Photograph — Wikipedia

A week into December, Lagos already buzzed with Christmas anticipation. Outside, carols mingled with the increased bustle of the city, reflecting the influx of holiday travellers drawn to the promise of a Detty December. Everyone was getting ready to wind down for the year; some, more excited than others. This includes the enthusiastic staff at Selar who gave a happy cheer when their CEO, Douglas Kendyson, told them they would be getting paid twice in November and December. But in Kendyson’s home office, the Christmas cheer was soon replaced with concern. He had just gotten wind of a software bug on Selar’s backend that needed attention. If he ever felt enthused about the season, it was being replaced by a gnawing sense of responsibility. He had to act fast. 

Working overtime is not new to Kendyson. He is the founder and CEO of Selar, an e-commerce platform that enables digital creators and entrepreneurs to sell their products online. He launched Selar in 2016, after noticing a gap in the market for non-registered businesses who wanted to sell their products. The platform is committed to empowering digital creators by offering them a user-friendly interface, secure payment processing, and a suite of features tailored to their needs. In 2022, Selar, which started as a mini project, recorded ₦2 billion in sales, serving over 40,000 creators and entrepreneurs across Africa.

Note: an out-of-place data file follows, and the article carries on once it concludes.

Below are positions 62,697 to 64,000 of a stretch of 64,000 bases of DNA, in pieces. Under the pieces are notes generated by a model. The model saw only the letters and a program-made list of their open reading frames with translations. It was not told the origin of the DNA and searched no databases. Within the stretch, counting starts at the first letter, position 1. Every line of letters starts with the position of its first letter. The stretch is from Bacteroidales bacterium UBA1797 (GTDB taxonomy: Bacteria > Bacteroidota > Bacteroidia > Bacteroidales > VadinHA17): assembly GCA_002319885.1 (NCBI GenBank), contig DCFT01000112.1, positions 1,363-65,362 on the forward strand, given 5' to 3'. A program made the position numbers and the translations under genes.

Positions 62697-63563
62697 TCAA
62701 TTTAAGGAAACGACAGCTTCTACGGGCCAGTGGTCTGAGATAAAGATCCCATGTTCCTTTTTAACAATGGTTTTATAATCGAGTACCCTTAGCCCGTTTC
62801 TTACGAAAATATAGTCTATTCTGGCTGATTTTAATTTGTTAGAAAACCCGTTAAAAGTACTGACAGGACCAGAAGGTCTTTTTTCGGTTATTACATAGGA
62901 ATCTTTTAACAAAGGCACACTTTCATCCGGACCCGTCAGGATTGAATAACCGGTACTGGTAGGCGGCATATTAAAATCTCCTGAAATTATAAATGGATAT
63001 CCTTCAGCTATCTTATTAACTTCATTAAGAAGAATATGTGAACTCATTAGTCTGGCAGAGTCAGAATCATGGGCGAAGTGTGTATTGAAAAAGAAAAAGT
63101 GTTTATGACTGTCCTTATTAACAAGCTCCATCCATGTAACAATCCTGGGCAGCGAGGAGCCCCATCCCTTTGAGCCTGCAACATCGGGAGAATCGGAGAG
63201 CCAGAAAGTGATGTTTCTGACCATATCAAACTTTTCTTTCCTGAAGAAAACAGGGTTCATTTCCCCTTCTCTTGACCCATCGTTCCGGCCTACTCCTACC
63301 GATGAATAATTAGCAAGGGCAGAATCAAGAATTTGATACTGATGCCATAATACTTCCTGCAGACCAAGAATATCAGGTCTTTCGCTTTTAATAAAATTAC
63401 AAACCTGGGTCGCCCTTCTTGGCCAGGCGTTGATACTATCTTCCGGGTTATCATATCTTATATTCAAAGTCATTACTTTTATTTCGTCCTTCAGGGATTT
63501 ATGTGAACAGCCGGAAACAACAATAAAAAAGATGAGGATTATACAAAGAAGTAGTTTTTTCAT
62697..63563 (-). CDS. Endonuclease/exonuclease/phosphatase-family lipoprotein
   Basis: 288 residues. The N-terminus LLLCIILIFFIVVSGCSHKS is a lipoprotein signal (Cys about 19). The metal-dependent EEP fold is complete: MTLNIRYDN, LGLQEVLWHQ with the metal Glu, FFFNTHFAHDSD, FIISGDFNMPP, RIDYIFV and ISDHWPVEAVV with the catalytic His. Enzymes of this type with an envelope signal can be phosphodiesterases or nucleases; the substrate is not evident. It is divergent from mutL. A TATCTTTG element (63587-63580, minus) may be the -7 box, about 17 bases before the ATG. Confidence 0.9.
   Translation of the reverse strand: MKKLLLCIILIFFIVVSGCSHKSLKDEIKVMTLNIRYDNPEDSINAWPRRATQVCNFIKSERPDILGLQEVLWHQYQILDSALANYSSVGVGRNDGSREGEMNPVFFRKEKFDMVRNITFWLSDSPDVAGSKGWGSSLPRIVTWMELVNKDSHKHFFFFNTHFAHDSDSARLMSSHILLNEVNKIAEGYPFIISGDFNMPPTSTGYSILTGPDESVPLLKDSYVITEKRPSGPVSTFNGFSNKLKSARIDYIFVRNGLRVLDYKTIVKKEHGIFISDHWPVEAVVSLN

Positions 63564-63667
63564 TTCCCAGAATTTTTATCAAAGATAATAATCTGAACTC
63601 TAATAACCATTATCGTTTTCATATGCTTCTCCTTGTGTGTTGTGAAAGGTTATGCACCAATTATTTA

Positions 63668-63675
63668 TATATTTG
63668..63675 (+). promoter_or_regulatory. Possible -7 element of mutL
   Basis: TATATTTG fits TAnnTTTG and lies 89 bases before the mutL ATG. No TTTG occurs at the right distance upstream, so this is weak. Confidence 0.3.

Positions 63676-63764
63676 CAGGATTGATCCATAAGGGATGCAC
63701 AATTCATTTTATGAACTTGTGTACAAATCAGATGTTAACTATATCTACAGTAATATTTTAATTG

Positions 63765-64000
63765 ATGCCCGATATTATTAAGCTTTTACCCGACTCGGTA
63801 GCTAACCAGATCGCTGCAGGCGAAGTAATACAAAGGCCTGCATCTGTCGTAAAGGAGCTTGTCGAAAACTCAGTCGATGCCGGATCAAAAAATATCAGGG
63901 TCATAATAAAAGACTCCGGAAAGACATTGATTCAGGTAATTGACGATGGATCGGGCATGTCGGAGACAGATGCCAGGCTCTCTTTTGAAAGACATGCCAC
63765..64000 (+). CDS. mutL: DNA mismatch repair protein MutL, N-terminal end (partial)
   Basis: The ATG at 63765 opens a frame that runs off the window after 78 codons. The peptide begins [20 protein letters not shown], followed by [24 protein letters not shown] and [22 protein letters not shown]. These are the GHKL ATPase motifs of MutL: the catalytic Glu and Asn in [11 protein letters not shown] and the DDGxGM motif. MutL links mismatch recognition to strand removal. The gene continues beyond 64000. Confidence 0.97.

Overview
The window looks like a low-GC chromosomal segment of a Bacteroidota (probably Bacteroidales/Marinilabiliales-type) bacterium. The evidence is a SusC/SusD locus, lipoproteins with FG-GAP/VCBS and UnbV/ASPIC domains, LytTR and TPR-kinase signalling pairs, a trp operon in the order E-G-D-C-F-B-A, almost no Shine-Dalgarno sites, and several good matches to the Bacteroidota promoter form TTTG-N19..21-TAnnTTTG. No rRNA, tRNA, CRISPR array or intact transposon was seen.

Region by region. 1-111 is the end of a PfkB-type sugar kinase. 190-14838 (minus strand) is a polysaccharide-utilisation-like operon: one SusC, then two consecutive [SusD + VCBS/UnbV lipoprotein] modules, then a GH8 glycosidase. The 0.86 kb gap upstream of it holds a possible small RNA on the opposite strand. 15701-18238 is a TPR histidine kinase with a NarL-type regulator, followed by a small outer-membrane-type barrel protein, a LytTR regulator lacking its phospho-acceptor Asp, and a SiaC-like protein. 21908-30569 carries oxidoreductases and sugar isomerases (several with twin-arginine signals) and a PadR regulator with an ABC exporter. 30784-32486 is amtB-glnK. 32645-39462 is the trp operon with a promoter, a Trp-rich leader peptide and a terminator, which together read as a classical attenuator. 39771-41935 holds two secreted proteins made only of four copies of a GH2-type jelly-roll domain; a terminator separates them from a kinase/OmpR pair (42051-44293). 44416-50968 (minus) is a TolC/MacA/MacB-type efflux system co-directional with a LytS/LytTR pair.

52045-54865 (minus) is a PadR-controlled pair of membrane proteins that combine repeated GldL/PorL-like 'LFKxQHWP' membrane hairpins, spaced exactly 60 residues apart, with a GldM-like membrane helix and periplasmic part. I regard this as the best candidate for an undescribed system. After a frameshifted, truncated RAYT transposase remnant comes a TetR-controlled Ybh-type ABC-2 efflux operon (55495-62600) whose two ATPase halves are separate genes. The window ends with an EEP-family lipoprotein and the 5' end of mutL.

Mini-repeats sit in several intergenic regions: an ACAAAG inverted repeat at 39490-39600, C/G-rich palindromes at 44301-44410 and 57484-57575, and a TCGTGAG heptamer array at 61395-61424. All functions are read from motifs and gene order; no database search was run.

But before founding Selar, Kendyson worked as a software engineer, a product manager, and a consultant for various top tech companies. His most publicized role is being part of the Paystack team, where he worked as a customer success expert and software engineer for the Nigerian fintech startup. He believes all those experiences contribute to how he leads his team at Selar. “Those experiences inform some of the decisions I take now as a CEO. For one, I am now aware that if I’m asking people to work during the holiday, they are going to be paid for extra time,” Kendyson says. “That’s the least that I can do.” 

Douglas Kendyson

Christmas means different things to different people. But the one thing everyone tends to feel during this time of the year is love. Love for family, love for friends, and if you’ve got enough room, love for strangers. A survey by Geopoll shows that 73% of people say that Christmas is their favourite holiday because of the love they receive from others. And this act of gratitude can come in different expressions. Hence, Kendyson’s prompt to give his team 13th and 14th month salaries. “I hoped to do something nice for my team. They worked very hard and we did a lot of stuff this year. I thought what extra thing can we do to appreciate the hard work?” he says. Money seemed like a good answer. “Especially with the dollar just moving very recklessly and completely obliterating, the value for money,” he adds.

Selar doesn’t have a company Christmas culture yet. Last year, the team had a Christmas-themed lunch on a shoestring budget. It was a tight budget, but Kendyson remembers it being a lot more. The team had toasted to their triumphs and bonded over burnt chicken. This year, the team is geographically dispersed, with members scattered across Lagos, Abuja, Rwanda, and even Ibadan. “Having a Lagos team lunch didn’t just seem feasible or wise. There’s not a lot of our people here. And some people may be travelling. It made more sense to give that money to them,” he says.